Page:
Mario Kart 64

Developer: Nintendo
U.S. Publisher: Nintendo
Original U.S. Release: February 10, 1997
Virtual Console Release: January 29, 2007
Genre: Kart Racing
Format: 12-Megabyte Cartridge

Not based on: The assumption that the person who plays with the most skill should win.

Games | Nintendo 64 | Virtual Console | Mario Kart 64

Article by Johnny Driggs | March 4, 2008

You're a game snob.

Well, probably. If you're reading an online gaming magazine featuring critiques of Japanese-only NES RPGs or the thematic particulars of Final Fantasy IX?, chances are that's the case. Not that there's anything wrong with that. Well, not anything too wrong. I mean, you might be one of those people who refer to game characters strictly by their Japanese names, or you might sneer at people who use standard game pads for fighting games, in which case I'm sad to say that you're a dick. But generally speaking, you're just really passionate about your hobby.

You probably run into trouble, however, in situations involving games which act as touchstones for casual- or non-gamers, but which hold a less-than-stellar reputation among your fellow aficionados. Games like, oh, hell, I dunno, Mario Kart 64.

Mario Kart 64 is nearly synonymous with with the Nintendo 64, especially with the system's multiplayer legacy. When people aren't thinking about Mario Kart when reminiscing about four-player split-screen on the N64, it's only because they're thinking about Goldeneye 007? instead. The second Mario Kart was the system's second-best-selling game ever. It was a no-brainer Virtual Console first-wave release. Thousands of people who aren't gamers have memories of playing in the dorm room down the hallway or at their cousins' place.

But is it any good?

Well, if it was, it certainly hasn't aged well. The prerendered sprites look awkward on the 3D courses. It's home to the world's preeminent example of rubber-band AI. Oh, and Nintendo even gimped the VC release by removing the ability to save times. (If you worry about that kind of stuff. You couldn't pay me to care, honestly.) The series's later installments on the GameCube and DS are much better games all around, even taking into account price discrepancies. So no, I don't recommend downloading it.

But this article isn't about whether or not you should download the game. This article is about what to do when you invariably come across the game in someone else's Virtual Console library.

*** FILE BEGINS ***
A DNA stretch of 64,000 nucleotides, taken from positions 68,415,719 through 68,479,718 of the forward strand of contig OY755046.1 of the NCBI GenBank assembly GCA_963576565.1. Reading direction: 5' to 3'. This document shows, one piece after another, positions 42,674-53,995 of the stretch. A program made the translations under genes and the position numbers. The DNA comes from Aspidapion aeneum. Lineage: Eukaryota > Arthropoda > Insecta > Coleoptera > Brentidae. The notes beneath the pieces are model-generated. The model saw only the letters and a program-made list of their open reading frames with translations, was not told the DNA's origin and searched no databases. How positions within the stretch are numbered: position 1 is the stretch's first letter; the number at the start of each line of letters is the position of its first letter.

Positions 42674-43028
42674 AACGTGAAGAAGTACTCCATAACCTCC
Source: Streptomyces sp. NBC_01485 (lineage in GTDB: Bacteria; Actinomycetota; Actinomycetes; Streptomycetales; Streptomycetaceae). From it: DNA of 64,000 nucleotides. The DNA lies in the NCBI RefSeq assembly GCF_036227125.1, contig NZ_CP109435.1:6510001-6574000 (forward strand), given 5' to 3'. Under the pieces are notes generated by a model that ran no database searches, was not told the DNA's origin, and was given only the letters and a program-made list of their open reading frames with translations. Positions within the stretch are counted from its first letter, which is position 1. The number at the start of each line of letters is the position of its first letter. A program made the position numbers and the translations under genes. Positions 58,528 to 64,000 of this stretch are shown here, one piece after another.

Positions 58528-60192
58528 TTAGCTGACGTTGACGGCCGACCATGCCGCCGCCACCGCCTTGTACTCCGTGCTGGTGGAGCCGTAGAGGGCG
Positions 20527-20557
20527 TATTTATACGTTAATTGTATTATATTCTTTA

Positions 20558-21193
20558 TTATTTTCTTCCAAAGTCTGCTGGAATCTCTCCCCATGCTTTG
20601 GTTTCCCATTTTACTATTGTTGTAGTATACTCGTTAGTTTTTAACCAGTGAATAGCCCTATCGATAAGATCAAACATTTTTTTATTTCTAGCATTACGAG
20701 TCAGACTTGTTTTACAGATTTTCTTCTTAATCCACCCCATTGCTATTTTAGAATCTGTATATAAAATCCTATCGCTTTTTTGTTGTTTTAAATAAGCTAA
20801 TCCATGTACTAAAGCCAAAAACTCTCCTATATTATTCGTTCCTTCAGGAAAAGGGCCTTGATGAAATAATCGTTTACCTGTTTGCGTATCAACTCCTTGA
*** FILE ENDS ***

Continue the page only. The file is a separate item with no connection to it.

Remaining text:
Imagine the following scenario: you're at a house for an informal get-together and a Wii gets turned on during the course of the night. People eventually get bored of seeing Jesus and Hitler on the same Baseball team and boot out of Wii Sports? to the main menu. Then someone starts fooling around, flipping through Channels, until they stumble upon Mario Kart.

"Hey, Mario Kart 64! I played that all the time as a kid!"

"Oh yeah, me and my roommate played battle all the time!"

Now, what is the best thing to do in this situation? Is it:

A) Scoff at their plebeian game selection and deride their taste while they stare at you quizzically?


B) Shut your mouth and try and have some fun by showing them an interesting glitch that will cement your place as the guy who knows stuff about games?

If you answered A, congratulations! You're insufferable! All they wanted was the simple pleasure of firing turtle shells at a monkey and you had to come down on their asses with the same level of disdain a sommelier reserves for wine coolers.

If you answered B, here's a tip: three-player Moo Moo Farm. See, we don't play "Mario Kart" at my house, we play Moo Moo Farm. Through some errant coding, three player matches on Moo Moo Farm are preposterously fast. Sure it has that same novel feel you get when you play Street Fighter II? on a ridiculous speed level, but instead of just being a curiosity to be abandoned after one attempt, it's actually an improvement on the original game.

Everybody knows Mario Kart, but Mario Kart at F-Zero? speeds is a different animal. You start saying things like "first one to fifteen's the winner". You start taking more risks, figuring the next match is forty-five seconds away anyway. You need to be more precise with your steering while under more pressure to be in the right position on the last lap. Races are won and lost in the blink of an eye. It's all quite fun. It's not worth ten dollars, but you're not supposed to have your own copy, remember?

So maybe you can't do anything about your friends' taste in games, but you can have fun in spite of it. Though you might want to forego telling them where you read this little tidbit of info. You wouldn't want to end up looking like a snob, after all.

Images courtesy of The Video Game Museum